## Wet crumb

Hello Friends

I am having a wet crumb problem. The crum is dough-ey, when you cut it, it makes the knife dirty.

I do a no knead bread:

2 cups all purpose flour

2 cups "light" rye flour

2,5 cups water

2 tsp salt

1/3 tsp yeast

I don't preheat, which has actually helped the problem a bit. I bake at 450 degrees F, for 70 min, and I slash after 8 minutes (dough is too wet to slash).

I have checked with a thermometer and the loaves are cooked.

Now, you might say I should use less water. I have tried that but then the crumb is considerably heavier, with smaller holes.

The weird thing is that once in a while, seemingly without changing the recipe at all, the loaf will be perfect without too much moisture. And I don't recall having this problem last year either.

I tried longer baking times, up to an extreme of 6 hours at 275 degrees, and the crumb was still dough-ey.

All suggestions are welcome ! Thanks a bunch !

The best measurement I've found for doneness is to knock with your knuckle on the bottom of the loaf. If it sounds hollow, it's done. If the sound is muffled, pop it back in for a few extra minutes. It might take a little trial and error to be able to hear when it's knocking hollow, but what about bread-making is not trial and error?

SOL

I think you should decrease your water (or removing a tablespoon of it and adding something sour, like a tablespoon of vinegar for all that rye) and up your yeast to at least a 1 teaspoon.

Another thought is try just mixing the rye, vinegar and water together (depending on the weather, 1/2 salt) and let it sit overnight before mixing up the rest of the dough.

Tell us what kind of proofing times (and temps) you are having? That might help us.

Mini O

Interesting....

what does the acid do to the rye ?

Rod

Thunder Bay/ Canada

Elagins@sbcglobal.net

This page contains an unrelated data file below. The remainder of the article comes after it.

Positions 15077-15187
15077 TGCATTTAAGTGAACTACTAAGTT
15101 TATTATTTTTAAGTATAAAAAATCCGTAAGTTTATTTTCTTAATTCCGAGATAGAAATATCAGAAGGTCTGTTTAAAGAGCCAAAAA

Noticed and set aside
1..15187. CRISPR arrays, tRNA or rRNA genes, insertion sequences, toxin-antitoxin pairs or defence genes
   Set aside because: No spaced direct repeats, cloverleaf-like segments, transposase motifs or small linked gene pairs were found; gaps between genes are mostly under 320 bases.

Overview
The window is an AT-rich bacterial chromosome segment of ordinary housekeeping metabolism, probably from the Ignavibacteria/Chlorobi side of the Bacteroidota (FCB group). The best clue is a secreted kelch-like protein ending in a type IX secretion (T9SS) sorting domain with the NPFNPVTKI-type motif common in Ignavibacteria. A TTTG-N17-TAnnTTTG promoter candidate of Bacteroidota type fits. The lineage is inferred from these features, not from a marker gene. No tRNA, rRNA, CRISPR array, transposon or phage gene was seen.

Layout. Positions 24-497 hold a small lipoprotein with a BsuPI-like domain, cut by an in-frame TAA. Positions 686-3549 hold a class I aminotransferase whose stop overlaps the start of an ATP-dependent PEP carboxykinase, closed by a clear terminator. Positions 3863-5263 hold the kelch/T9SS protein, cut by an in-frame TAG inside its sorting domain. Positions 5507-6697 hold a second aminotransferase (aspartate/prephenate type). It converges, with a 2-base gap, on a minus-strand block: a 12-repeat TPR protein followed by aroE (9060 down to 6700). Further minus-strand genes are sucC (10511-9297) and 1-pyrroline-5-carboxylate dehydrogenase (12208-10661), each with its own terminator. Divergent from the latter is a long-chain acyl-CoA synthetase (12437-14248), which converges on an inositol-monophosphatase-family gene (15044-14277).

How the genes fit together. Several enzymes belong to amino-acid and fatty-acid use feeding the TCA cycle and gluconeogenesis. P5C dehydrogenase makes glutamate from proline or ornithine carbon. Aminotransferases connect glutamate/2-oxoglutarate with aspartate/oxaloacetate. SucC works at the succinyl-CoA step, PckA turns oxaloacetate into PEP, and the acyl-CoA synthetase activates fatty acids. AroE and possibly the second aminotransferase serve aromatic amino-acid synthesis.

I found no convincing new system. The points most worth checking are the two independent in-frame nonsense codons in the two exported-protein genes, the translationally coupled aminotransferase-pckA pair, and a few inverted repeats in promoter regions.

the acid retards the action of amylase, which breaks complex carbohydrates into simple sugars. since rye doughs are dependent on gels made of complex sugars called pentosans, the amylase would cause the dough to collapse by degrading the gel.

way to much water. 1 pound flour and i pound and 4 ounces water will make a bery wet paste.

add to that the no gluten rye flour and the low proteen AP flour i would say the resulting mixture is more past than dough.

try hi gluten or clear flour and reduce the water to 8 oz (one cup) and see what happens it that is to stiff add water 1 ounce at a time to get the result you want.

Thanks, would high gluten flour be what they call "bread making flour" in our chain supermarkets ?

Could I use semolina ?

Rod

Thunder Bay/ Canada

Yes, bread making flour would probably be high gluten. Here in the US, high gluten flour is usually marketed as "bread flour". I don't think semolina is what you want to use. As I understand it, semolina is high in protein, but not in gluten.

Russ

Robin Hood has a 'Best for Bread' flour and Five Roses puts out a bread flour as well, but I think your problem is not enough yeast. Canadian all-purpose, which is what I use for all my bread, including sourdough, is just as good as bread flour and the bread flour is way more expensive. I believe it was developed about the time bread machines became popular. Since you're using partly rye flour, it wouldn't hurt to up your yeast some.

most flour labeled best for bread is what bakers would call patent flour with a 12 percent proten percent. hi gluten and clear flour has a 14 percent proten count. but the bread flour in the local store would be good enough.

paddy remember this formula is not just part rye it is halv rye with a proten count of 0.0

8 oz of 0.0 proten and 8 oz of 12 percent proten gives a total proten of 6 percent

boxed cake flour is 7 percent proten what hapens when you try to make bread with cake flour?

a jewish style rye has about 40 to 50 percent rye based on the weight of the white floue in the forumla so lets take 8 oz of rye at 0 percent and 16 oz of bread flour ad 12 percent

that gives os a 1 part rye to 2 parts bread flour that would add up like this 0+12+12=24 /3= 8 percent proteen still a little low but better.

now let assume that the rye is in a sour dough that is at 75 percent hydration 4 oz rye flour for every 3 oz water.

the final dough calls for 8 oz of sour to 16 oz of flous meaning that there is only 6 oz of ryr flour in the sour. and to make things easer for example lets say the dough calls for 18 ounces of bread flour 1 part rye flour to 3 parts bread flour 0+12+12+12=36 /4=9 percent proteen now we are talking bread

also thats why it is very important not to over mix rye dough. over mixing and the added acidity will cause the gluten to tear. but light kneading and 8.5 to 9 percent proten we have great bread.

if hi gluten flour or clear flour is used at 14 percent you get 0+14+14 in the first example and 0+14+14+14 in the second which would come out to 9.3 to 10.5 percent proteen

hope this was not way too over the top.